Sermon – February 9m 2020 – Fifth Sunday after Epiphany

I am still writing this sermon. As I speak.

I have swept floors, unloaded and loaded the dishwasher, folded and put away all the clean clothes, and watered all the plants in an attempt to complete the sermon and provide all a SOLID conclusion.

There is a chance each time I preach this sermon it will be different.

Here’s my struggle;

I completely get the frustration and disillusionment of those who are fasting and doing the spiritual practices and all the right things.

They are working hard to be faithful, observant, and righteous and yet, does God even notice?

Why are we praying, working, and giving when it apparently doesn’t even matter?

Does God care?

  • And then it seems that God cares a whole lot,

but instead of encouraging us and reminding us that we are indeed loved and not forgotten,

  • God seems to get even more mad and says that we’re doing it all wrong, that we aren’t doing the kind of fast that God cares about at all.

And I get that too. I am grateful for God’s rage at our commitment to our personal and private religious observances and our disregard and forgetfulness to living out the public and prophetic work of justice, compassion, and advocacy in our community.

I have preached more than my fair share of Isaiah 58, echoing God’s passion and disdain for the Larger Church Institution that can appear more concerned with self preservation than the gospel.

AND YET…I also fall into the camp of people who feel like no matter what I do it will never be enough.

  • I can raise money for the food pantry and the rich still win the day.
  • I can build houses with Habitat and yet our community is still full of homeless families.
  • I can visit the imprisoned and don’t walk out with any sense of breaking the chains of injustice.
  • I can lobby my politicians, vote, cry out for justice

– and yet it will never be enough.

As Lutherans we are often reminded of the text in Ephesians that says

“For by grace you have been saved through faith (and not works). And this is not your own doing; it is the gift of God,

So, what about when your faith COMPELls you to do acts of mercy, justice and community and then your faith kind of tanks because it seems

  • All seem to be for nothing.
  • What good has come of it?

I don’t mean to be such a Debbie downer, but have you ever felt like this?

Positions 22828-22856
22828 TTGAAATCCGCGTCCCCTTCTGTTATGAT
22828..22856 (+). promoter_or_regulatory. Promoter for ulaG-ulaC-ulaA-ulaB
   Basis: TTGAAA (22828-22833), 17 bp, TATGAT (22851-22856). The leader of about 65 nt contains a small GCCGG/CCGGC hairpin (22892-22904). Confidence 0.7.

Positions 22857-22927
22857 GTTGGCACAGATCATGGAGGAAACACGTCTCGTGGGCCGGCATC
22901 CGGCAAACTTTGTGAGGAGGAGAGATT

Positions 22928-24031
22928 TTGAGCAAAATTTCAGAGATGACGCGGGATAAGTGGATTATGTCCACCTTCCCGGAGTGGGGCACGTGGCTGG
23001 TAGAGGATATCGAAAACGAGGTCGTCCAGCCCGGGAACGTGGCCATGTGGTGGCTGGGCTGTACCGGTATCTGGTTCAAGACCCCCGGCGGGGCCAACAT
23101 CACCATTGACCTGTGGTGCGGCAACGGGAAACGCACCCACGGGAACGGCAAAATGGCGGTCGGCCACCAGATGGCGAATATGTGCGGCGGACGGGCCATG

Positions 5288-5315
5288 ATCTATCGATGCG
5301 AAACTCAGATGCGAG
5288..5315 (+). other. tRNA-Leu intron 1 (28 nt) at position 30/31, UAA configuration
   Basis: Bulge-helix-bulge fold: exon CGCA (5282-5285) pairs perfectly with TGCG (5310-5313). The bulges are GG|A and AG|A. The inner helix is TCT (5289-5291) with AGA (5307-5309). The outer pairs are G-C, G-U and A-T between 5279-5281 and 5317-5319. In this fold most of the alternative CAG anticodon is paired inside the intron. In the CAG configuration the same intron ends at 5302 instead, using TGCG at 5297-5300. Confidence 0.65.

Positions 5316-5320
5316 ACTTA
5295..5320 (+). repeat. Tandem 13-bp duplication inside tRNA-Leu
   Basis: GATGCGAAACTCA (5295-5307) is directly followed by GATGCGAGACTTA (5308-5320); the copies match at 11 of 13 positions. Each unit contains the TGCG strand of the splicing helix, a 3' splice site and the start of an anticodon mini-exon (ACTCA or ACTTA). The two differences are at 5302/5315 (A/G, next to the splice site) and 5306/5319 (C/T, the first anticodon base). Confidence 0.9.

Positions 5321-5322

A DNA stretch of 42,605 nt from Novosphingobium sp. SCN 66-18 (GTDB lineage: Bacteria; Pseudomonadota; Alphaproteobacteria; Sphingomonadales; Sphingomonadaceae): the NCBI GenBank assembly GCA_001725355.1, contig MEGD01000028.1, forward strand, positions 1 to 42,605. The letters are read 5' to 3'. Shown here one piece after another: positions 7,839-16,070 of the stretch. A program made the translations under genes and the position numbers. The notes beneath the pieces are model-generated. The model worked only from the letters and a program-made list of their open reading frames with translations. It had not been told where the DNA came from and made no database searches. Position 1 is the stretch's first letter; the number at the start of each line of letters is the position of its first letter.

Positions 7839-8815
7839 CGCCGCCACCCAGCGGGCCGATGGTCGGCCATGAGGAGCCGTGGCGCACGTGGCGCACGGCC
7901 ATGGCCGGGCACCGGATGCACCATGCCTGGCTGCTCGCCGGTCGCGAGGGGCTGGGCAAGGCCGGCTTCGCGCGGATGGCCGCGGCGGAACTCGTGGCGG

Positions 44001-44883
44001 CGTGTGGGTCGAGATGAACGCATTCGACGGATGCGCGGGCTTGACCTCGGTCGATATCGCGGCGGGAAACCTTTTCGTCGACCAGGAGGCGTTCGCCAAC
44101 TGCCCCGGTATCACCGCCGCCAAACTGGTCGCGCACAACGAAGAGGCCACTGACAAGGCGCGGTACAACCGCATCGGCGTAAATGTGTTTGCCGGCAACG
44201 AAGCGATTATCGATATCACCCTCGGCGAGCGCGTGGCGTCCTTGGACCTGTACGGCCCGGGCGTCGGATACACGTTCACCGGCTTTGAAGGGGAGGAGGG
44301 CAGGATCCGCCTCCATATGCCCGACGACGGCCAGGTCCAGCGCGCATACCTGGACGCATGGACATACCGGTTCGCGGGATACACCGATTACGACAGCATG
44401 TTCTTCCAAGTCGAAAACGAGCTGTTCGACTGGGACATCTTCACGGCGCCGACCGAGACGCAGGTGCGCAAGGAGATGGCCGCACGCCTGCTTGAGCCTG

Don’t you currently wonder how the heck things got so horribly messed up?

My best friend gave me this tiny book, Peacemaking Day by Day in 1996. We had just graduated from college. She was headed to Malawi for the Peace Corps and I was headed for inner city Denver with the Urban Servant Corps where I lived in intentional Christian community, didn’t make any money at all, and took youth groups through the homeless shelters, food pantries, and after-school programs that served the poorest of the poor in Denver.

Sarah and I both could have tattooed the words of Isaiah 58 across our hearts we were so passionate about social justice and the church at the time. She now serves Peace Lutheran Church in Arlington, VA and is a leader in the interfaith environmental advocacy group.

I included the following quote by Thomas merton in so many seminary papers and sermons, but this time – today – I hear it in a different way. Here’s the quote.

Do not depend on the hope of results. When you are doing the sort of work you have taken on, essentially an apostolic work, you may have to face the fact that your work will be apparently worthless and even achieve no result at all, if not perhaps results opposite to what you expect. As you get used to this idea, you start more and more to concentrate not on the results, but on the value, the rightness, the truth of the work itself. And there too a great deal has to be gone through, as gradually you struggle less and less for an idea and more and more for specific people. The range tends to narrow down, but it gets much more real. In the end, it is the reality of personal relationships that saves everything.  – Thomas Merton, Letter to a Young Activist

I used to hear this with the relationships of individual people whose lives I perceived myself to be serving…

  • But today – I heard at as my relationship with God.
  • Being in right relationship with God is all that matters,

Regardless of the outcome, or apparent effectiveness of my work.

  • And THAT is something I get.

In yoga I talk a lot about focusing on sensations in a pose rather than accomplishments.

So, for example, in balancing — people come with all sorts of personal hangups about their balance and mostly how horrible it is.

  • I’m not sure what gym teacher told us all that to be good at balancing can only mean that you can stand on one leg like a flagpole.
  • A woman just recently asked me if practicing really works, will she get better at balancing?
  • After a little more conversation she shared with me that she struggles with vertigo.
  • If you know anything about vertigo, you know that this poor woman feels like she is wobbling to and fro all the time, whether on one leg or sitting upright in a sturdy chair.
  • Fine tune changes, like tuning a radio
  • Focus on something that is not going to move, so that your attention is inward
  • Using your internal proprioception
  • Wobbling is inherent to the sensation of balancing
  • Balancing as a sensation not an accomplishment

Maybe this is our relationship with God too??

Yoga concept; surrender your actions to God.  “Our actions should indeed never be determined by any expectations, for we can never be sure of the results of our actions. We should also not take the credit when things turn out well, for we are not necessarily personally responsible for successes any more than we are responsible for failures. And it could well be that we see things in a different light tomorrow. We must involve ourselves through action and leave the rest to God and expect nothing. – T.K.V. Desikachar